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Thread: Order of function calls

  1. #1
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    Order of function calls

    I have a question about the order of these function calls:

    glBindBuffer(GL_ARRAY_BUFFER, buf1);
    glVertexAttribPointer(0, 4, GL_FLOAT, GL_FALSE, 0, 0);
    glBindBuffer(GL_ARRAY_BUFFER, 0);

    Is it really necessary to bind a buffer before calling glVertexAttribPointer? glVertexAttribPointer sets the size, type, stride, normalization, and pointer (essentially an offset) into a buffer. It seems to me that these state values could be set without binding a buffer. Is this the case?

  2. #2
    Senior Member OpenGL Guru
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    Is it really necessary to bind a buffer before calling glVertexAttribPointer?
    Yes, it really is. Or, if you don't want to read that:

    Quote Originally Posted by The Wiki
    Think of it like this. glBindBuffer​ sets a global variable, then glVertexAttribPointer​ reads that global variable and stores it in the VAO. Changing that global variable after it's been read doesn't affect the VAO. You can think of it that way because that's exactly how it works.

  3. #3
    Senior Member OpenGL Pro
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    Or from the classic documentation: http://www.opengl.org/sdk/docs/man/x...ribPointer.xml

    If a non-zero named buffer object is bound to the GL_ARRAY_BUFFER target (see glBindBuffer) while a generic vertex attribute array is specified, pointer is treated as a byte offset into the buffer object's data store.
    GL4.3 or the GL_ARB_vertex_attrib_binding extension will remove the dependency on the currently bound buffer when specifying vertex formats and layouts.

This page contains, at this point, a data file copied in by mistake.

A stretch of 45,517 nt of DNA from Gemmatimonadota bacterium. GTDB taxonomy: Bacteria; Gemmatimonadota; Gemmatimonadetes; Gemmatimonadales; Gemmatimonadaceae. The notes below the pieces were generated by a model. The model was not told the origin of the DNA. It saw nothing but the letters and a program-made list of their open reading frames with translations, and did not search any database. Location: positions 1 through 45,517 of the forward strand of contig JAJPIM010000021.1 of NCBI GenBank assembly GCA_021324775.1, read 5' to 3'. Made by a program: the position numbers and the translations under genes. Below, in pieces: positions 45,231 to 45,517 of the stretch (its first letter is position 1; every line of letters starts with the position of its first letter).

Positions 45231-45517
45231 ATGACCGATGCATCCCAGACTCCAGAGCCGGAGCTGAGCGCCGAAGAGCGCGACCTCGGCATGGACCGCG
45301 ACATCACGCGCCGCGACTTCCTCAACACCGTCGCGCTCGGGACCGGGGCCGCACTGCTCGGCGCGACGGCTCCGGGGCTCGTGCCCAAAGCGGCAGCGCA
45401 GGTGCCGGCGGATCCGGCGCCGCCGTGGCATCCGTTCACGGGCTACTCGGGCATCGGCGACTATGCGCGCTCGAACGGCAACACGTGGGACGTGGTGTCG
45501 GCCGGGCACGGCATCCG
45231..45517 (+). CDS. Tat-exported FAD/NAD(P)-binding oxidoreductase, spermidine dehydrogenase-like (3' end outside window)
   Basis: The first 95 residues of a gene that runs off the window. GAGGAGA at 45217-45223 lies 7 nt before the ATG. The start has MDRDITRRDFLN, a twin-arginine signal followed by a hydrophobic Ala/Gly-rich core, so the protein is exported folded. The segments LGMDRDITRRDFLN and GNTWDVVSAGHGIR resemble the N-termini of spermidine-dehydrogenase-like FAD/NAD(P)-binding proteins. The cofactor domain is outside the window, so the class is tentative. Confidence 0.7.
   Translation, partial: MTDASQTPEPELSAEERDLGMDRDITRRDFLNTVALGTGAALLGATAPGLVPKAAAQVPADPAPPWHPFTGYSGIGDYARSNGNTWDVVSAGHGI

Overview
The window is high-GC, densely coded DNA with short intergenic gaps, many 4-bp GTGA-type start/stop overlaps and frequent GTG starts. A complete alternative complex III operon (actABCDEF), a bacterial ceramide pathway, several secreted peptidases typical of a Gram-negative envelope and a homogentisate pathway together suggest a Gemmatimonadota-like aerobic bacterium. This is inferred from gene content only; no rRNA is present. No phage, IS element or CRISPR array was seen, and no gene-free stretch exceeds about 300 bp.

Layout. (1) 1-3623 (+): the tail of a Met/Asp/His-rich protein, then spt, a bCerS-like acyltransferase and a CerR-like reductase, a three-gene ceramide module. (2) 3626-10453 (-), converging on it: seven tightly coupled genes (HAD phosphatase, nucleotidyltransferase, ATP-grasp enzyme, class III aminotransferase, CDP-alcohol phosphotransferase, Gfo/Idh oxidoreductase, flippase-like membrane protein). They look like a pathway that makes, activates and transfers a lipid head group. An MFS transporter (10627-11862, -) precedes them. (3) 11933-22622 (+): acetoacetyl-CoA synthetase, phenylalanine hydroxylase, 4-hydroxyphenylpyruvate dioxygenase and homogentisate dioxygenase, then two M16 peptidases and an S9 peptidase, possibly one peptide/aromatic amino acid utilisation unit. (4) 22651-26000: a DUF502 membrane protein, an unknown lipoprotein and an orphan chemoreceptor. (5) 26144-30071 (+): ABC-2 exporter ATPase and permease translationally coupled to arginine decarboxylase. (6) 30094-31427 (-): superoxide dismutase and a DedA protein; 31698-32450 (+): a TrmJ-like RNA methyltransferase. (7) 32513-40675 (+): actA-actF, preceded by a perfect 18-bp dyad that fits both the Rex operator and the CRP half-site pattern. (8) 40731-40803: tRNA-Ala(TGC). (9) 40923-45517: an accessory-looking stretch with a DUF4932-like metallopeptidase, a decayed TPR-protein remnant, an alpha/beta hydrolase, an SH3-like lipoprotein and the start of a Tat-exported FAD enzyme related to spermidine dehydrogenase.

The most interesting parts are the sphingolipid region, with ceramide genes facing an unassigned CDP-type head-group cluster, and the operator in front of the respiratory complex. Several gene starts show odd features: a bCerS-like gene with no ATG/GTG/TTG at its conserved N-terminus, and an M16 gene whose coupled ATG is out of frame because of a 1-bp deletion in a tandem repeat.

4. #4
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    Thanks for the replies. I did some experimenting last night on my mac. If I place the calls to glVertexAttribPointer before binding my buffers, I get garbage on the screen. No errors, just garbage. This doesn't happen if the binding occurs before the calls to glVertexAttribPointer.

    Let me see if I understand the implications. glBindBuffer does not affect the VAO. However, glVertexAttribPointer does affect the VAO. In addition to storing the size, type, stride, and normalization state information, does glVertexAttribPointer also store the address of the buffer in the VAO? In the example that I gave, buf1 is associated with the target GL_ARRAY_BUFFER. I'll represent this conceptually as GL_ARRAY_BUFFER = ADDRESS(buf1). The pointer parameter to glVertexAttribPointer is an offset. So, I am thinking that glVertexAttribPointer is storing GL_ARRAY_BUFFER + pointer in the VAO which is the address of buf1 plus the offset passed to the function.

  5. #5
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    Another quick question about this topic. Let's say I make multiple calls to bind three different buffers to the same target (GL_ARRAY_BUFFER). glVertexAttribPointer is called for each and in each case the index parameter (the first parameter) to glVertexAttribPointer is different:

    glBindBuffer(GL_ARRAY_BUFFER, buf1);
    glVertexAttribPointer(0, 4, GL_FLOAT, GL_FALSE, 0, 0);
    glBindBuffer(GL_ARRAY_BUFFER, 0);

    glBindBuffer(GL_ARRAY_BUFFER, buf2);
    glVertexAttribPointer(1, 4, GL_FLOAT, GL_FALSE, 0, 0);
    glBindBuffer(GL_ARRAY_BUFFER, 0);

    glBindBuffer(GL_ARRAY_BUFFER, buf3);
    glVertexAttribPointer(2, 4, GL_FLOAT, GL_FALSE, 0, 0);
    glBindBuffer(GL_ARRAY_BUFFER, 0);


    Will the state information for all three be stored in the VAO? Or will the latest calls to glBindBuffer/glVertexAttribPointer overwrite what was previously saved in the VAO? I assume that all three are stored because the index parameter differs for each even though the target (GL_ARRAY_BUFFER) is the same in each case.